Information for patients
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What is cough?
Coughing is the body’s protective reflex that removes foreign bodies away from the lungs and upper airway passages.
Coughs can be categorised by the length of time they have occurred for.
- Acute cough – lasts less than three weeks and is commonly due to upper or lower respiratory tract infections, asthma or if you have breathed in irritants such as smoke or chemical fumes.
- Chronic cough – a persistent cough that lasts longer than eight weeks.
Chronic cough affects between 8-10% of the adult population
What causes a chronic cough?
- Postnasal drip (mucus drips down from the back of your nose into your throat) as a result of hay fever, allergies, nasal polyps or infections stimulating cough.
- Laryngopharyngeal reflux (LPR) is stomach contents coming up and spraying into the airway can cause redness and swelling and triggers a cough.
- Asthma and asthma related airways diseases can also present with cough.
- Side-effects of certain medications, for example angiotensin-converting enzyme (ACE) inhibitors commonly prescribed for high blood pressure and heart failure are known to cause chronic cough in some people.
- Aspiration- Food and/or drink entering the airway into the lungs over time can cause pneumonia. If you notice that you are coughing when eating and drinking then contact your doctor immediately.
Your doctor will often ask you questions and perform tests to further investigate if any of these causes relates to your cough and trial treatments such as antacids, nasal sprays or inhalers to see if this improves your cough. If you smoke it is key to stop and we or your GP can assist with this.
Sometimes there is no obvious cause found for the cough and trials of treatment are unsuccessful. In this case we call this Chronic Refractory Cough (CRC). Chronic refractory cough is where either no treatments have improved the cough or despite a likely cause being found and treated the cough remains.
If there is no obvious cause why am I still coughing?
Coughing is usually a normal response to a stimulus, however repeated coughing has a number of negative side effects such as:
- Increasing thickened secretions around the voice box.
- Redness and swelling around the voice box and upper airway.
Chronic coughing can become a vicous cycle. Once you have coughed, you will often feel the need to take a big breath and cough again. By doing this you are effectively “feeding” the cough as each big breath further irritates the lungs and throat and stimulates a cough.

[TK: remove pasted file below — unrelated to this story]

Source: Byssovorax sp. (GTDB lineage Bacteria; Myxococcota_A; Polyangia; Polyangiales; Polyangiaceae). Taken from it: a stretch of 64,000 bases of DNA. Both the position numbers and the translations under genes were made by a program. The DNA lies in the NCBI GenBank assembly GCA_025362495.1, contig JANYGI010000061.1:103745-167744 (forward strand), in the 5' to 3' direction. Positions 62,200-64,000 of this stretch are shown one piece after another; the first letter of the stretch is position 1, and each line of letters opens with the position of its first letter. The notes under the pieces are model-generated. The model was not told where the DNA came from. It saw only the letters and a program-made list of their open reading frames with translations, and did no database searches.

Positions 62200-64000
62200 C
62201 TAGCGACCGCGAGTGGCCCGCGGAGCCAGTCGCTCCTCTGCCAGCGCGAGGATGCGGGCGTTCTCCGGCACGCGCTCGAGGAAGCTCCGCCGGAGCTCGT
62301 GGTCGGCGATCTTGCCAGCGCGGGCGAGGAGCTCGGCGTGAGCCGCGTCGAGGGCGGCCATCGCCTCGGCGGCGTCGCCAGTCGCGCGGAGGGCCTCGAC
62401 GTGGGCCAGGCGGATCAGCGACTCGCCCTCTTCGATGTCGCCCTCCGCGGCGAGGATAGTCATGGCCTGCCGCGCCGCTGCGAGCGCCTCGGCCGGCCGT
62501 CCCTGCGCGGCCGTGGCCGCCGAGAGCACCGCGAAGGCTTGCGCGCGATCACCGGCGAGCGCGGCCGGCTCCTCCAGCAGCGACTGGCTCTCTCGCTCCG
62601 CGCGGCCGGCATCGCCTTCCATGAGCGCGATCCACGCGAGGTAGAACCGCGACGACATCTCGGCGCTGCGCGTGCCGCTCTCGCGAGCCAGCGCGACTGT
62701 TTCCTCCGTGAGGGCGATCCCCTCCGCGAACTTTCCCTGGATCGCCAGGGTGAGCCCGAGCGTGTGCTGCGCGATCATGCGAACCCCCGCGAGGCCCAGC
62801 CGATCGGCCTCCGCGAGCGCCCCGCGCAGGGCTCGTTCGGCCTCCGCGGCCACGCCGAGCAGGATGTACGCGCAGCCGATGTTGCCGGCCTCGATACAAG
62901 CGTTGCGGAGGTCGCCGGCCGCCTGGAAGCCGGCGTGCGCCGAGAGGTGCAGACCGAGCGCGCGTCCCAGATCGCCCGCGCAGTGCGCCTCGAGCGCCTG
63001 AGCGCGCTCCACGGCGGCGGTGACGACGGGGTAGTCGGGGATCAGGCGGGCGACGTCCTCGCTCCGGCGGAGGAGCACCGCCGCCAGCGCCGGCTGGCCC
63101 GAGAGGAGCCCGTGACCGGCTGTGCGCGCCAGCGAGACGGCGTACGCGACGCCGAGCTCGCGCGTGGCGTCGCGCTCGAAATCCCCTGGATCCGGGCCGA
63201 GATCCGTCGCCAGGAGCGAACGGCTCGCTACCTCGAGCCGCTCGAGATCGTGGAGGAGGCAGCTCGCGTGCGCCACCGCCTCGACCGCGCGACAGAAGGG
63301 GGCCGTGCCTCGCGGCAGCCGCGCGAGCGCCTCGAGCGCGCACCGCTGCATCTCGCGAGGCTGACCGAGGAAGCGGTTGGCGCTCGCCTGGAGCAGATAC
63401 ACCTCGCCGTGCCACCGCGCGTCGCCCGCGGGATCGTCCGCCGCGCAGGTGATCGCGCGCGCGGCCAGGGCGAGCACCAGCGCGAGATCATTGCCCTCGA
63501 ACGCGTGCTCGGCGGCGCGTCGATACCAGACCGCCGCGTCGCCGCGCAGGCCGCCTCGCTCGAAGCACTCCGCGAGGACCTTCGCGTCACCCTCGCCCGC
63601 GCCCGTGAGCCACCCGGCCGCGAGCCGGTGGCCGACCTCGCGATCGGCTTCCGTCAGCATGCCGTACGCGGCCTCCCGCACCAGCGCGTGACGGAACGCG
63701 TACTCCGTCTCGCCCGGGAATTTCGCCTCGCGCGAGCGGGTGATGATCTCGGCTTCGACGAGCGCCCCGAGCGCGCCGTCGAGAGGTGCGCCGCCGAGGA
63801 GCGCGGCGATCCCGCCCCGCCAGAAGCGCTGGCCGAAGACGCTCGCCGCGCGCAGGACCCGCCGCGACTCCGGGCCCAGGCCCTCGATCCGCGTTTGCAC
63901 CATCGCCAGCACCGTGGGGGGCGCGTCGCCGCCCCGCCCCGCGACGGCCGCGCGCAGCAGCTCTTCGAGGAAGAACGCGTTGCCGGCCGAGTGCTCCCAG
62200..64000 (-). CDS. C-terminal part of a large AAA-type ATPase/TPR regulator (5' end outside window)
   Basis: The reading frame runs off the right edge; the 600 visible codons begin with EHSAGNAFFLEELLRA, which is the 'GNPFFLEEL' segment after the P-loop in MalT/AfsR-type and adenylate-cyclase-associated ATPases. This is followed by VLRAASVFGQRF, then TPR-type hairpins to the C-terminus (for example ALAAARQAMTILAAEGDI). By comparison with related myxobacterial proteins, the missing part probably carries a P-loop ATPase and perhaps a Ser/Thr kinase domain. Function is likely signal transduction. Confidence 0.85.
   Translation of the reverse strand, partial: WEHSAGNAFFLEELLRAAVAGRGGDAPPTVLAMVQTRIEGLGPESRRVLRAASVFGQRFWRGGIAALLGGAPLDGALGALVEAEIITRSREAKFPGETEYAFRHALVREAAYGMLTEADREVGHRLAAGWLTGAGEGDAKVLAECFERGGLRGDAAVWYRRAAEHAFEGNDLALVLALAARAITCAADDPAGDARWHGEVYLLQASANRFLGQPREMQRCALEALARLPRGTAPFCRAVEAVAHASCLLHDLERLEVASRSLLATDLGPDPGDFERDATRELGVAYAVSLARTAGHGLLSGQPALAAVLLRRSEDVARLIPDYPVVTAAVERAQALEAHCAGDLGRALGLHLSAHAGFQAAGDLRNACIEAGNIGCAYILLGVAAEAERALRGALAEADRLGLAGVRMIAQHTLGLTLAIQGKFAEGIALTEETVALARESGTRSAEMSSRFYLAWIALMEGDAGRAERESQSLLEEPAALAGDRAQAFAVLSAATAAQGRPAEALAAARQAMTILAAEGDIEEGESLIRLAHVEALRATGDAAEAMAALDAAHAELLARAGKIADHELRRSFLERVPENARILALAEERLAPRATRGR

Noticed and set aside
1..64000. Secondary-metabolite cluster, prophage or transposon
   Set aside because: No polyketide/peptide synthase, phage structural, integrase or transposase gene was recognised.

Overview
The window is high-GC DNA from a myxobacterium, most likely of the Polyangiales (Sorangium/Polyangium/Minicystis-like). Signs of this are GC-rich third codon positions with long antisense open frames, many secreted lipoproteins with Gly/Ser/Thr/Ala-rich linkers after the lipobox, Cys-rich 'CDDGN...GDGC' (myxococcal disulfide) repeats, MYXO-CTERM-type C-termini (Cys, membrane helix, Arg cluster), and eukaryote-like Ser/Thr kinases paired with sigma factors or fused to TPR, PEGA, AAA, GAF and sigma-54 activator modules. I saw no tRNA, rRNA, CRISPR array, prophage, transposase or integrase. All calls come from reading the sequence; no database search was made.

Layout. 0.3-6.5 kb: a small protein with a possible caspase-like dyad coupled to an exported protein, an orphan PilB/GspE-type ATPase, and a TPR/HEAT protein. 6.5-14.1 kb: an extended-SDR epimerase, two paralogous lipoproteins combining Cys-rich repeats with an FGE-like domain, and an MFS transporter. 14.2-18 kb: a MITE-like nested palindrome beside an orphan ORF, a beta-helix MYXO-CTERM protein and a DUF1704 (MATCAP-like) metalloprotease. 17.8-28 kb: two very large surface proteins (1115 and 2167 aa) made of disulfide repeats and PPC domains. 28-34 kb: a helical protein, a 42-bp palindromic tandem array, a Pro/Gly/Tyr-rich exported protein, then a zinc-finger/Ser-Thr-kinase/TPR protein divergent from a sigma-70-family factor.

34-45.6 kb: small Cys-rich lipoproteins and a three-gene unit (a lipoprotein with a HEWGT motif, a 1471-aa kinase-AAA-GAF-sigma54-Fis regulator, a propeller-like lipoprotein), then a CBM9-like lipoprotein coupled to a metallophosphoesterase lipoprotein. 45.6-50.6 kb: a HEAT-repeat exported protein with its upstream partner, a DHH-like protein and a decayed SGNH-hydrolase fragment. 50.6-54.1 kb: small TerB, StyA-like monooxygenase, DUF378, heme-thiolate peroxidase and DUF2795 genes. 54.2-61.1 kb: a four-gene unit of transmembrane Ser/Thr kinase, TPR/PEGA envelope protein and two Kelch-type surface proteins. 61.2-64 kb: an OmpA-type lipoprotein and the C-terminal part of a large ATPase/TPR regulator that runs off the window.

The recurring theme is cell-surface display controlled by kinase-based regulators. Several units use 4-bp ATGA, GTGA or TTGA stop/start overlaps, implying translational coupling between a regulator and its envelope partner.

As a result of repeated coughing and irritation, the cough reflex can become hypersensitive (Cough Hypersensitivity syndrome) and stimuli that would not usually cause cough such as steam, strong smells, raising your voice or food often then trigger a cough.
One way to manage this is with cough prevention.
How can I prevent coughing?
To reduce cough, we need to manage the irritation and then introduce cough distraction techniques to help reduce your over-sensitive cough reflex.
- Keep well hydrated sipping water every 15 minutes throughout the day and aim to drink approximately 1.5 to 2 litres of water a day.
- Avoid caffeine and alcohol which can dry the throat out.
- Avoid known triggers. If cold air is your trigger, loosely wrap a light scarf around your mouth when you go outside and use nasal breathing to warm and filter the air.
- Manage symptoms of reflux.
- Try inhaling steam
Use a facial steamer or a bowl of boiled water with a towel over your head.
Exercise caution with hot water and also gradually build your tolerance for steam e.g. initially start further away from the bowl building up to be nearer to the steam. Do not add anything to the water as this may irritate the lining of the throat.
- Pursed lip breathing.
- Instead of coughing, take a sip of water and/or a dry swallow.
Try a ‘super sip’. If normal sips don’t clear the throat of irritation, try:
- Taking a sip of water
- Hold the water in your mouth
- Put your chin down to your chest
- Swallowing hard.
Please use the following QR code or website link to access the video that accompanies this leaflet: https://youtu.be/vdaMz0lGA70
If you would like further information about health conditions and treatment options, you may wish to have a look at the NHS website at www.nhs.uk.
www.blf.org.uk has further health information on coughing and breathlessness.
Disclaimer: This publication is designed for the information of patients. Whilst every effort has been made to ensure accuracy, the information contained may not be comprehensive and patients should not act upon it without seeking professional advice.
Comments, concerns, compliments or complaints
Patient Experience Team (PET)
We are continually trying to improve the services we provide. We want to know what we’re doing well or if there’s anything which we can improve, that’s why the Patient Experience Team (PET) is here to help. Our Patient Experience Team is here to try to resolve your concerns as quickly as possible. The office is based on the ground floor at the University Hospital of North Tees if you wish to discuss concerns in person. If you would like to contact or request a copy of our PET leaflet, please contact:
Telephone: 01642 624719
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Email: [email protected]Privacy Notices
This leaflet has been produced in partnership with patients and carers. All patient leaflets are regularly reviewed, and any suggestions you have as to how it may be improved are extremely valuable. Please write to the Clinical Governance team, North Tees and Hartlepool NHS Foundation Trust, University Hospital of North Tees, TS19 8PE or:
Email: [email protected]
Leaflet reference: PIL1434
Date for review: 12/07/2026